New features specific to iPhone 3G

Most of the "new" features in the iPhone 3G are really part of the iPhone 2.0 firmware update that can be installed on any iPhone, new or old. There are, however, two big differences between an original iPhone and an iPhone 3G. The first is, of course, the 3G network access implied in the new iPhone's name. This is, in fact the most significant difference between the first iPhone and the new model -- and it's the most significant reason to upgrade.

It sounds cliche to say there's no comparison between the data capabilities of the two phones, but sometimes cliches are true. This is one of those times. The informal testing I've done so far has involved turning Wi-Fi access on and off -- both at home and at a handful of Wi-Fi hot spots in my neighborhood. While I won't say that AT&T's 3G service matches my high-speed cable modem connection, can say that it does keep pace with the mom-and-pop coffee shop down the block (which I relies on an entry-level DSL connection and which was being used by a handful of laptop users).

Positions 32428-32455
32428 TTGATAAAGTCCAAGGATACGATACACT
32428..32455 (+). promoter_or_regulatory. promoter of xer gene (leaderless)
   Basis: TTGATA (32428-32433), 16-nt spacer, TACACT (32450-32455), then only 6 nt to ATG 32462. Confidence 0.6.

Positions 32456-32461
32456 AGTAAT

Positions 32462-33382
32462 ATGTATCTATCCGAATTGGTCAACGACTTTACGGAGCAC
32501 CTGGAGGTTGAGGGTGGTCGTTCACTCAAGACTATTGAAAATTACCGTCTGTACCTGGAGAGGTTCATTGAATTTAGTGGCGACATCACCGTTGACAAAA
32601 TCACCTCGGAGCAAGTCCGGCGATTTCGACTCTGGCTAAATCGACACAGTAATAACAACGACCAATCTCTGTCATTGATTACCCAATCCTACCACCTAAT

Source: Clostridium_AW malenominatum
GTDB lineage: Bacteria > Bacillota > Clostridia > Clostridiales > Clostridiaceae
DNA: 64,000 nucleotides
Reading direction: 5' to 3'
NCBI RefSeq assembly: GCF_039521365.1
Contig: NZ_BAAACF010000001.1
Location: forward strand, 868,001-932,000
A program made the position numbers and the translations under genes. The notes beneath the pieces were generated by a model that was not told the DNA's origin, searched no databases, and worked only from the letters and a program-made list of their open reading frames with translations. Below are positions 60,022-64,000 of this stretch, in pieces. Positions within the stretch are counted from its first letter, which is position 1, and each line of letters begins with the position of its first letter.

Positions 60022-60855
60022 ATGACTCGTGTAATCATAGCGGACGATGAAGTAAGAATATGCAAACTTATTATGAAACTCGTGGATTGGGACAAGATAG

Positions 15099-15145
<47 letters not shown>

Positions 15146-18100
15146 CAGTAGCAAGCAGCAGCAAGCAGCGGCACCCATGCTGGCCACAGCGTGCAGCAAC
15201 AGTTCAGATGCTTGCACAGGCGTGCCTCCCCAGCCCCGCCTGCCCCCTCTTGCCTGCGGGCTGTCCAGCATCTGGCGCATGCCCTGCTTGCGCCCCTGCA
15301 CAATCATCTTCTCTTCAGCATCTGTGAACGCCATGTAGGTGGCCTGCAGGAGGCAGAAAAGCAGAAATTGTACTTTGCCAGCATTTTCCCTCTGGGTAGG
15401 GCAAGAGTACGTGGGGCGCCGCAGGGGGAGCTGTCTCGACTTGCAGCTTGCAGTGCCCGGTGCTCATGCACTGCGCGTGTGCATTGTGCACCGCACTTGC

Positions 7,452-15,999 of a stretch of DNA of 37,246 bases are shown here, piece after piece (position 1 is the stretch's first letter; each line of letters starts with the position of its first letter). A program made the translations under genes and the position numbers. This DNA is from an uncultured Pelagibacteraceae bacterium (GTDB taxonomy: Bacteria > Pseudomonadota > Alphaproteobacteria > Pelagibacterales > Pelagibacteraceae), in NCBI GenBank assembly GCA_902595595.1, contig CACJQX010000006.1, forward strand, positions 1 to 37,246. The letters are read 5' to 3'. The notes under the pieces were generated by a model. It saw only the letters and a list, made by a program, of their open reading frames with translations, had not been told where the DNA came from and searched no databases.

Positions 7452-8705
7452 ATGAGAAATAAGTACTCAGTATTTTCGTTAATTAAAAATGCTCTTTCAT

Certainly, the performance was significantly faster than the EDGE network-based iPhone. Loading a variety of Web sites and even browsing YouTube can be done in a reasonable amount of time, whereas using EDGE meant pages loaded at a painful crawl. Even checking e-mail over EDGE seemed agonizingly slow. Truly, given the Internet features of the iPhone, this is the performance the first model should have had. For me, the faster download speeds are well worth the price of upgrading as well as the extra $10 a month for 3G data service that is required in the iPhone 3G plans.